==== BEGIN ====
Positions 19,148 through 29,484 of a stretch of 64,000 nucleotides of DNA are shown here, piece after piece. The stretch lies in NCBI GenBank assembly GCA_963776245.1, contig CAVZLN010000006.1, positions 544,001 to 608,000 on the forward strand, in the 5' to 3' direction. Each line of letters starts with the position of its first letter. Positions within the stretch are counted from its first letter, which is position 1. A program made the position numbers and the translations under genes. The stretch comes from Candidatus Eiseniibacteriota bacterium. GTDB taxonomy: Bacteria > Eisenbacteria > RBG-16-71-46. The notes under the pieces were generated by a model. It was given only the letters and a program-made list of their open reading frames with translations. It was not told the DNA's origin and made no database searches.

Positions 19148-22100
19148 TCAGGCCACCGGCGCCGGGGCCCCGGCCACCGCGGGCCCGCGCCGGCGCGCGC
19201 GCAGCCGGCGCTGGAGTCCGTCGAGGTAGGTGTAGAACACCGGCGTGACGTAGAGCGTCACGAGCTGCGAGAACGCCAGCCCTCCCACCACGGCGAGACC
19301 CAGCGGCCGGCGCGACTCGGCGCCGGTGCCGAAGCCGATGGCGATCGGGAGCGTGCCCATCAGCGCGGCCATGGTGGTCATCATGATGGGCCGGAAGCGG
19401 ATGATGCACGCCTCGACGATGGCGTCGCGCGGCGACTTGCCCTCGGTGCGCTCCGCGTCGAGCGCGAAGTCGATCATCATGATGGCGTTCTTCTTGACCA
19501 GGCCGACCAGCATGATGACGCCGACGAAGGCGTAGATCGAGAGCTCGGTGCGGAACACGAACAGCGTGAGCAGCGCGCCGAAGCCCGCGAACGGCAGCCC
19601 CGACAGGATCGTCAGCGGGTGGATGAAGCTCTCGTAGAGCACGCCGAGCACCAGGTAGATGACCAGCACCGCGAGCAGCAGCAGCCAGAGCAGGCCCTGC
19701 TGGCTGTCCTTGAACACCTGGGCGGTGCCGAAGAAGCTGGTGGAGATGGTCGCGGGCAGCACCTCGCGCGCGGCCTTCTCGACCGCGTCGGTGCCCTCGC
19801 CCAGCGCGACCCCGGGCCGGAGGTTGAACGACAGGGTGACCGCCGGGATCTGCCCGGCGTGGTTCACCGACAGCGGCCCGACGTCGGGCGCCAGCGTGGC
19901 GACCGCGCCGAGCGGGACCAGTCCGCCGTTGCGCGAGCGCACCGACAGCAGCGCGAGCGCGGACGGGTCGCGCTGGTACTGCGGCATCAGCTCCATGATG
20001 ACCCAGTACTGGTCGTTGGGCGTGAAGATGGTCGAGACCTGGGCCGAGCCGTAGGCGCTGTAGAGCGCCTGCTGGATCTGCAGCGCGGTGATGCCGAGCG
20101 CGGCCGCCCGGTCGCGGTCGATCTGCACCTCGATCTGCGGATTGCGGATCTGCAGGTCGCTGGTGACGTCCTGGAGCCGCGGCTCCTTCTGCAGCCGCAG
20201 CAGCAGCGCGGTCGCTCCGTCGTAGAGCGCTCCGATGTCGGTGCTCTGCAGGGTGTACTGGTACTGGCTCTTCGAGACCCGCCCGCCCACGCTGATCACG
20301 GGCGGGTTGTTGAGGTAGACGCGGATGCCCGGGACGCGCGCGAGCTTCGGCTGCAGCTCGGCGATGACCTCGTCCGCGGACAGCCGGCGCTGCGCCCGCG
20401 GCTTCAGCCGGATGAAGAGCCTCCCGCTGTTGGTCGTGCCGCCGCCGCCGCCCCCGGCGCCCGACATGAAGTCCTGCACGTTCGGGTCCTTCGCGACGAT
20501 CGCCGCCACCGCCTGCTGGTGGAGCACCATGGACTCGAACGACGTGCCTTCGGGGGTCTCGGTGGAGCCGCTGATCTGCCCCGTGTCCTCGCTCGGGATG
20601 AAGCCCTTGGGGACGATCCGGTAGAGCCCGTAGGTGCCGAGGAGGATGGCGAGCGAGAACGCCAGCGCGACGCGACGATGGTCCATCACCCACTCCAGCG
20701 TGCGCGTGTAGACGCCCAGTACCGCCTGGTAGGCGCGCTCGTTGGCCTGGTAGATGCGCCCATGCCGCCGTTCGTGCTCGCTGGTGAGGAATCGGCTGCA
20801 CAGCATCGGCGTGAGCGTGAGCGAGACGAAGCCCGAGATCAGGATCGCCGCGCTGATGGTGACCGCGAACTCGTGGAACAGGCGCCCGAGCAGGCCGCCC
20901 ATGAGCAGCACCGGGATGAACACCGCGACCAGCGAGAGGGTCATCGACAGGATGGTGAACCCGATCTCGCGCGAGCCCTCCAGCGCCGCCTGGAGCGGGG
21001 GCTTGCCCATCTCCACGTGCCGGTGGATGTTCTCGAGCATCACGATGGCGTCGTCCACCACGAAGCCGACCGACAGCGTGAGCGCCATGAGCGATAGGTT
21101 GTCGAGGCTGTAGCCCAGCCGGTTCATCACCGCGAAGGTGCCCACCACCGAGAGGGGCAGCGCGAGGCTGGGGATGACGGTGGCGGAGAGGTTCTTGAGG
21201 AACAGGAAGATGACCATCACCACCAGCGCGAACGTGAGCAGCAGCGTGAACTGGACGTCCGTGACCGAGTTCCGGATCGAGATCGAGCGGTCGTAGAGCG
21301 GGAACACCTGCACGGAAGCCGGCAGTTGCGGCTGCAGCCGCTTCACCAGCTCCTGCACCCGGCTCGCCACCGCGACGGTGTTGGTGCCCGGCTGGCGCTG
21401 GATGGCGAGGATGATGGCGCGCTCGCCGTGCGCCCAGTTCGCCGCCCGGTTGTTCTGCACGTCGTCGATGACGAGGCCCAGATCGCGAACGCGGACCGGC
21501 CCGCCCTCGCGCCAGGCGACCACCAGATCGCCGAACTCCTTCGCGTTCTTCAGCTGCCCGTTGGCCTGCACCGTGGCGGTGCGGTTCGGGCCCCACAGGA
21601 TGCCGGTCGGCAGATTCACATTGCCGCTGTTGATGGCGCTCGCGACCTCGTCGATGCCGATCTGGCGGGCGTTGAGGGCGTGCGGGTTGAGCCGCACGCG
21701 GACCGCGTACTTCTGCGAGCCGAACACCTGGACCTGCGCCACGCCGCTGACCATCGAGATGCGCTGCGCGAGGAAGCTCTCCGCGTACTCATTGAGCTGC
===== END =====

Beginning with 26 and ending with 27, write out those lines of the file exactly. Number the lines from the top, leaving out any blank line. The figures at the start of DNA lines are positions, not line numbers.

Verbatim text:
21401 GATGGCGAGGATGATGGCGCGCTCGCCGTGCGCCCAGTTCGCCGCCCGGTTGTTCTGCACGTCGTCGATGACGAGGCCCAGATCGCGAACGCGGACCGGC
21501 CCGCCCTCGCGCCAGGCGACCACCAGATCGCCGAACTCCTTCGCGTTCTTCAGCTGCCCGTTGGCCTGCACCGTGGCGGTGCGGTTCGGGCCCCACAGGA